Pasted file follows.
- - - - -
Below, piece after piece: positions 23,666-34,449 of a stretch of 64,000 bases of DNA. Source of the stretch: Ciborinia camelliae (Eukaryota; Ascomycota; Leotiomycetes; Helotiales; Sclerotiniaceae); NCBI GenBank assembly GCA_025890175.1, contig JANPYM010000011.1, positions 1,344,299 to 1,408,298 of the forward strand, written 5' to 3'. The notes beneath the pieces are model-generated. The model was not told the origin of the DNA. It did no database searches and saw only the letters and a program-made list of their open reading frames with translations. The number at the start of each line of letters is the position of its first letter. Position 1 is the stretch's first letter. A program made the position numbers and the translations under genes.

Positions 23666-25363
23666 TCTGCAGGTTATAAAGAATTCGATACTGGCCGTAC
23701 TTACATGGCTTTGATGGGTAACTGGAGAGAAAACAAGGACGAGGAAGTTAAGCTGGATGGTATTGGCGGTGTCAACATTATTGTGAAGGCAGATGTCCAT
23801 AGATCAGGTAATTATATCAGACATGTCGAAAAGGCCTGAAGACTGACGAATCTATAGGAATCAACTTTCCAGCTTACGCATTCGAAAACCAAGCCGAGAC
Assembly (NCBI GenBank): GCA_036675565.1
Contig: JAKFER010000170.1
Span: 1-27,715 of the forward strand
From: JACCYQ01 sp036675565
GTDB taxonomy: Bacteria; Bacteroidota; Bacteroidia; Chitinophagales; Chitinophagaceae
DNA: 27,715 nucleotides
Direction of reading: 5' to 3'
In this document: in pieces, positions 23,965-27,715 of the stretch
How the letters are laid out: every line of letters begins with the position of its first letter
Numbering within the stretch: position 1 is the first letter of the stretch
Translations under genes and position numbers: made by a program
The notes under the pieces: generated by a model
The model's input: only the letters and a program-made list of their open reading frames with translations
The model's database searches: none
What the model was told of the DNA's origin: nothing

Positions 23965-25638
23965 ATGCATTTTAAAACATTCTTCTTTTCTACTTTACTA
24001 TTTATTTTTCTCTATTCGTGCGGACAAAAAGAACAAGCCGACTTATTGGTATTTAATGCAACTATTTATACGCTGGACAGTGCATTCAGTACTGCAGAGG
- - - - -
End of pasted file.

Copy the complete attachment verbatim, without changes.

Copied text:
Below, piece after piece: positions 23,666-34,449 of a stretch of 64,000 bases of DNA. Source of the stretch: Ciborinia camelliae (Eukaryota; Ascomycota; Leotiomycetes; Helotiales; Sclerotiniaceae); NCBI GenBank assembly GCA_025890175.1, contig JANPYM010000011.1, positions 1,344,299 to 1,408,298 of the forward strand, written 5' to 3'. The notes beneath the pieces are model-generated. The model was not told the origin of the DNA. It did no database searches and saw only the letters and a program-made list of their open reading frames with translations. The number at the start of each line of letters is the position of its first letter. Position 1 is the stretch's first letter. A program made the position numbers and the translations under genes.

Positions 23666-25363
23666 TCTGCAGGTTATAAAGAATTCGATACTGGCCGTAC
23701 TTACATGGCTTTGATGGGTAACTGGAGAGAAAACAAGGACGAGGAAGTTAAGCTGGATGGTATTGGCGGTGTCAACATTATTGTGAAGGCAGATGTCCAT
23801 AGATCAGGTAATTATATCAGACATGTCGAAAAGGCCTGAAGACTGACGAATCTATAGGAATCAACTTTCCAGCTTACGCATTCGAAAACCAAGCCGAGAC
Assembly (NCBI GenBank): GCA_036675565.1
Contig: JAKFER010000170.1
Span: 1-27,715 of the forward strand
From: JACCYQ01 sp036675565
GTDB taxonomy: Bacteria; Bacteroidota; Bacteroidia; Chitinophagales; Chitinophagaceae
DNA: 27,715 nucleotides
Direction of reading: 5' to 3'
In this document: in pieces, positions 23,965-27,715 of the stretch
How the letters are laid out: every line of letters begins with the position of its first letter
Numbering within the stretch: position 1 is the first letter of the stretch
Translations under genes and position numbers: made by a program
The notes under the pieces: generated by a model
The model's input: only the letters and a program-made list of their open reading frames with translations
The model's database searches: none
What the model was told of the DNA's origin: nothing

Positions 23965-25638
23965 ATGCATTTTAAAACATTCTTCTTTTCTACTTTACTA
24001 TTTATTTTTCTCTATTCGTGCGGACAAAAAGAACAAGCCGACTTATTGGTATTTAATGCAACTATTTATACGCTGGACAGTGCATTCAGTACTGCAGAGG